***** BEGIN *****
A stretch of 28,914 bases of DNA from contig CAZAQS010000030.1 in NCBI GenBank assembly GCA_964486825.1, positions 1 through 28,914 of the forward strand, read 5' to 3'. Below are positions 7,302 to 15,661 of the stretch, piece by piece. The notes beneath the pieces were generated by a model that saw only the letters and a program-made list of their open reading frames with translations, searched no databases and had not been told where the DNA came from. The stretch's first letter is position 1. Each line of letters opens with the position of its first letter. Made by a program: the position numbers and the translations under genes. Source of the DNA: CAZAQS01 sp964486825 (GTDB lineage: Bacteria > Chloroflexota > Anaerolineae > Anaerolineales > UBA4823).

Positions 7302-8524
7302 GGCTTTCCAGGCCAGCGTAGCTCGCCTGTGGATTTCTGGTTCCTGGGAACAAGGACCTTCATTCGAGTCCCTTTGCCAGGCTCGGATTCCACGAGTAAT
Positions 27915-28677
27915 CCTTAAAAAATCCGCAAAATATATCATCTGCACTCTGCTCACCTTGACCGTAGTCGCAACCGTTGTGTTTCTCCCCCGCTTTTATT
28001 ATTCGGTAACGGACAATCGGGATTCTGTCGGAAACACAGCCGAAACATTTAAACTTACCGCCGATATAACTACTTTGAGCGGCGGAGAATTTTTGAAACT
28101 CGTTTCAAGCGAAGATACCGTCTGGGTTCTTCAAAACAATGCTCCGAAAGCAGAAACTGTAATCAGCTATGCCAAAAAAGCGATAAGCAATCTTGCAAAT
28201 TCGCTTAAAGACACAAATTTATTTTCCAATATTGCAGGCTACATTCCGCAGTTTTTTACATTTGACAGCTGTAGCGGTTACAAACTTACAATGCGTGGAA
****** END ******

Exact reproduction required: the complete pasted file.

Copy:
A stretch of 28,914 bases of DNA from contig CAZAQS010000030.1 in NCBI GenBank assembly GCA_964486825.1, positions 1 through 28,914 of the forward strand, read 5' to 3'. Below are positions 7,302 to 15,661 of the stretch, piece by piece. The notes beneath the pieces were generated by a model that saw only the letters and a program-made list of their open reading frames with translations, searched no databases and had not been told where the DNA came from. The stretch's first letter is position 1. Each line of letters opens with the position of its first letter. Made by a program: the position numbers and the translations under genes. Source of the DNA: CAZAQS01 sp964486825 (GTDB lineage: Bacteria > Chloroflexota > Anaerolineae > Anaerolineales > UBA4823).

Positions 7302-8524
7302 GGCTTTCCAGGCCAGCGTAGCTCGCCTGTGGATTTCTGGTTCCTGGGAACAAGGACCTTCATTCGAGTCCCTTTGCCAGGCTCGGATTCCACGAGTAAT
Positions 27915-28677
27915 CCTTAAAAAATCCGCAAAATATATCATCTGCACTCTGCTCACCTTGACCGTAGTCGCAACCGTTGTGTTTCTCCCCCGCTTTTATT
28001 ATTCGGTAACGGACAATCGGGATTCTGTCGGAAACACAGCCGAAACATTTAAACTTACCGCCGATATAACTACTTTGAGCGGCGGAGAATTTTTGAAACT
28101 CGTTTCAAGCGAAGATACCGTCTGGGTTCTTCAAAACAATGCTCCGAAAGCAGAAACTGTAATCAGCTATGCCAAAAAAGCGATAAGCAATCTTGCAAAT
28201 TCGCTTAAAGACACAAATTTATTTTCCAATATTGCAGGCTACATTCCGCAGTTTTTTACATTTGACAGCTGTAGCGGTTACAAACTTACAATGCGTGGAA